Chase Organics, the UK fertilizer firm selling seaweed to the Chinese

After half a century of serving rural British farmers, a seaweed fertilizer maker has gone global, doubling export sales of its wonder formula in the past year.

Chase Organics has increased production of SM6, a Soil Association approved “biostimulant”, by 60pc in the past few months to meet international demand.

The company uses a particularly nutrient-rich genus of North Atlantic seaweed, called Ascophyllum nodosum, which grows on the shores of the UK.

In a “coal to Newcastle” story of international success, the firm’s most successful markets for the seaweed concentrate are in Asia, with Chinese, Taiwanese, Korean and Japanese customers opting to purchase the British seaweed extrant rather than use local products.

Ascophyllum nodosum
Ascophyllum nodosum

Europe produces less than 5pc of the farmed kelp in the world, with more than 90pc grown in the Far East.

In Canada, marijuana farms are currently in trials with the product, keen to produce a much larger bud. “SM6 can be used to help grow anything,” says Chase Organics boss Mike Hedges, who has been with the company for 30 years.

British consumers have already tasted the company’s seaweed-supercharged produce, claims Hedges, as many of the Southern European organic citrus fruits sold in the UK’s supermarkets are grown using SM6.

“Seaweed can withstand boiling hot sun and frozen seas, and grows very quickly. In the same way that humans are what they eat, plants absorb these characteristics from seaweed fertilizer, growing stronger roots and giving a better yield and quality of crop,” claims Hedges.

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Hersham-based Chase Organics produces the biostimulant exclusively in the UK, and has now taken on a new manufacturing facility in Weybridge to help meet growing demand.

Farmers are increasingly switching from synthetic fertilizers to organic, natural varieties to meet growing consumer demand for produce that has not been treated with harsh chemicals.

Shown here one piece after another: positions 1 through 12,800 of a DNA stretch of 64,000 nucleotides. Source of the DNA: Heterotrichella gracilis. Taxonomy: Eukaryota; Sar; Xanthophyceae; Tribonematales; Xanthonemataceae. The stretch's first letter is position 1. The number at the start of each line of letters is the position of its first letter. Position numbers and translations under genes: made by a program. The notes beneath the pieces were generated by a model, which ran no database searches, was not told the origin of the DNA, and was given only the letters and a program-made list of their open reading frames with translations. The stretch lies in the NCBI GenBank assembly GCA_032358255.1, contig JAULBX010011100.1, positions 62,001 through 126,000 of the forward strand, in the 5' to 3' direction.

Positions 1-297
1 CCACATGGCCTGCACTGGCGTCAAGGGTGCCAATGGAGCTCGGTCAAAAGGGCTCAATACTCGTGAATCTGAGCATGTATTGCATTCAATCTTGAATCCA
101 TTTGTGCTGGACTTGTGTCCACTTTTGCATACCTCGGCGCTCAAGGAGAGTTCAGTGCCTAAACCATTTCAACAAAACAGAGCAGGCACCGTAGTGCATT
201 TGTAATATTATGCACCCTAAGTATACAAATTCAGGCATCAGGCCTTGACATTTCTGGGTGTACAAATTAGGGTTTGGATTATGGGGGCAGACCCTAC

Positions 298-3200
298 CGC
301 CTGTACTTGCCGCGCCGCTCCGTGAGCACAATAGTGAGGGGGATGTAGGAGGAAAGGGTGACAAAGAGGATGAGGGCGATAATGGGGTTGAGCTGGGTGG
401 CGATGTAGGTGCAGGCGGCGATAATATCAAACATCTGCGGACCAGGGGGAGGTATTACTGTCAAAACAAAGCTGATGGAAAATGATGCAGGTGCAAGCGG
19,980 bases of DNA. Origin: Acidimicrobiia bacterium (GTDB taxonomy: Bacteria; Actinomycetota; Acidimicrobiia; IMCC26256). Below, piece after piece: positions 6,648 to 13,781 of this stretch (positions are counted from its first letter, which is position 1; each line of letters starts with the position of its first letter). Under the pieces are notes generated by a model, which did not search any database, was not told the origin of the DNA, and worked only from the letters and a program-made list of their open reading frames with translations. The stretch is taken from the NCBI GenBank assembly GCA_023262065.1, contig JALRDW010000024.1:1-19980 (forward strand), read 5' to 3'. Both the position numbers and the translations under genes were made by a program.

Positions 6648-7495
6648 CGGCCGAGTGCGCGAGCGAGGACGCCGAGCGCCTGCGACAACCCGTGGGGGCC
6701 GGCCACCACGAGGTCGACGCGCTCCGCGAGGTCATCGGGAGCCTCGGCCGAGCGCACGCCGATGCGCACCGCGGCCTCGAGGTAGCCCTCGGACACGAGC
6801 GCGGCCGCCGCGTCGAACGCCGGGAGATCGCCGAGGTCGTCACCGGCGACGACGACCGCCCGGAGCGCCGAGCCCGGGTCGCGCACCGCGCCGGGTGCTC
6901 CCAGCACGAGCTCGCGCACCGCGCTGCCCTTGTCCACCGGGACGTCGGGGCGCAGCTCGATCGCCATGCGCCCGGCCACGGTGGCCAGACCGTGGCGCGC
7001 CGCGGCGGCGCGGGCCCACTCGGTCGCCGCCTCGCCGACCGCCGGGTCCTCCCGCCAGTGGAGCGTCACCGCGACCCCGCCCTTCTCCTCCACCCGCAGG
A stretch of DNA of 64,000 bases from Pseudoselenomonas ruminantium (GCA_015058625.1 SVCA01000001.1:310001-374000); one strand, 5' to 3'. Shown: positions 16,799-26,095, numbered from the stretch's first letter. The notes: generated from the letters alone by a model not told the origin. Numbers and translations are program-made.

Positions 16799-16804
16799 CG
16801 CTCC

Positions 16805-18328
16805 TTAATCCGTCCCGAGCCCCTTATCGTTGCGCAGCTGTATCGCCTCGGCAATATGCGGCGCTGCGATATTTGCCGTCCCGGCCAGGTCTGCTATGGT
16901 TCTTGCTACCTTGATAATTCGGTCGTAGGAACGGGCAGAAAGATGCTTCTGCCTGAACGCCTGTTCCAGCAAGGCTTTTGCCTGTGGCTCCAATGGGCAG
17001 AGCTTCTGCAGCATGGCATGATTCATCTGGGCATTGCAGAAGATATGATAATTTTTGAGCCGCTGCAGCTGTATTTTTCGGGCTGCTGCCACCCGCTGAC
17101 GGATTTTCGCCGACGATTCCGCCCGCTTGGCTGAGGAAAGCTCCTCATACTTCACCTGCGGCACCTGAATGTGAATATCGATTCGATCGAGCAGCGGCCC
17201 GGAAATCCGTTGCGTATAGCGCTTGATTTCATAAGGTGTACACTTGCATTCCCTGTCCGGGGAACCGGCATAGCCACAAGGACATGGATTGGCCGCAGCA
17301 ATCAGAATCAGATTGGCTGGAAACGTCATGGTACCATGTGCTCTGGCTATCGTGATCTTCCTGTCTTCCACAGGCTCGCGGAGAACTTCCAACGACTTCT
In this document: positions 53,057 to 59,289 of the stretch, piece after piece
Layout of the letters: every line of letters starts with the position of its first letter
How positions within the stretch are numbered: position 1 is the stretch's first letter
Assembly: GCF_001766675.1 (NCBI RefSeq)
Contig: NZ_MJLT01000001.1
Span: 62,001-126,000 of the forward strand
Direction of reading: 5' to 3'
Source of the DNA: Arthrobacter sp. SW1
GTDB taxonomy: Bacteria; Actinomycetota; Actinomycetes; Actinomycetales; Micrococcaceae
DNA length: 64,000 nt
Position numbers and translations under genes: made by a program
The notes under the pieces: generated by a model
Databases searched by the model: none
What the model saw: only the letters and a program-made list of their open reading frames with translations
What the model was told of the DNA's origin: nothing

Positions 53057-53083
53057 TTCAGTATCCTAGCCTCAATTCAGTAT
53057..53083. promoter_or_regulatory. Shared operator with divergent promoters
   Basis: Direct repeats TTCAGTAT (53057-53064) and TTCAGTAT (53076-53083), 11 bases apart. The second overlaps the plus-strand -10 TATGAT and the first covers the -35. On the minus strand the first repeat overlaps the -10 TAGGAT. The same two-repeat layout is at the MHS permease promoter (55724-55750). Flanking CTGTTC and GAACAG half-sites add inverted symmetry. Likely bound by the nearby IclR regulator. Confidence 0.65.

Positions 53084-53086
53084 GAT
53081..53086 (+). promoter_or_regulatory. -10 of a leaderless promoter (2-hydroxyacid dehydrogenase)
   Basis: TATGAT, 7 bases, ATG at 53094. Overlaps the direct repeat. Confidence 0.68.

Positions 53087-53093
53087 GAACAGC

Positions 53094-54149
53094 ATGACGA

“When you take the lid off SM6, you can smell the sea,” says Hedges. “Most other seaweed products give off a chemical smell, or no odour at all. With ours, farmers can sense immediately that they are getting a very natural product.”

Some of the purest sources of this kind of seaweed are found on the West Coast of Ireland, where crofters have been harvesting small sections of the beaches for thousands of years.

“People who live by the sea have always known that seaweed makes an excellent fertilizer,” says Hedges, who employs more than 100 crofters, and is about to take on more suppliers on the North Atlantic coast.

The business, which was founded in the 1950s, produces an organic gardening catalogue, which sells seeds and gardening products around the world.

Last year, this side of the business represented 75pc of revenues, but the boom in SM6 sales will see the seaweed extract division grow to 50pc of turnover within three years.

The small manufacturer is on target to hit £1m in revenue within three years, after 50 years of being a lifestyle business.

 

Photo: Chase Organics boss Mike Hedges has been with the company for 30 years

View original article at: Chase Organics, the UK fertilizer firm selling seaweed to the Chinese

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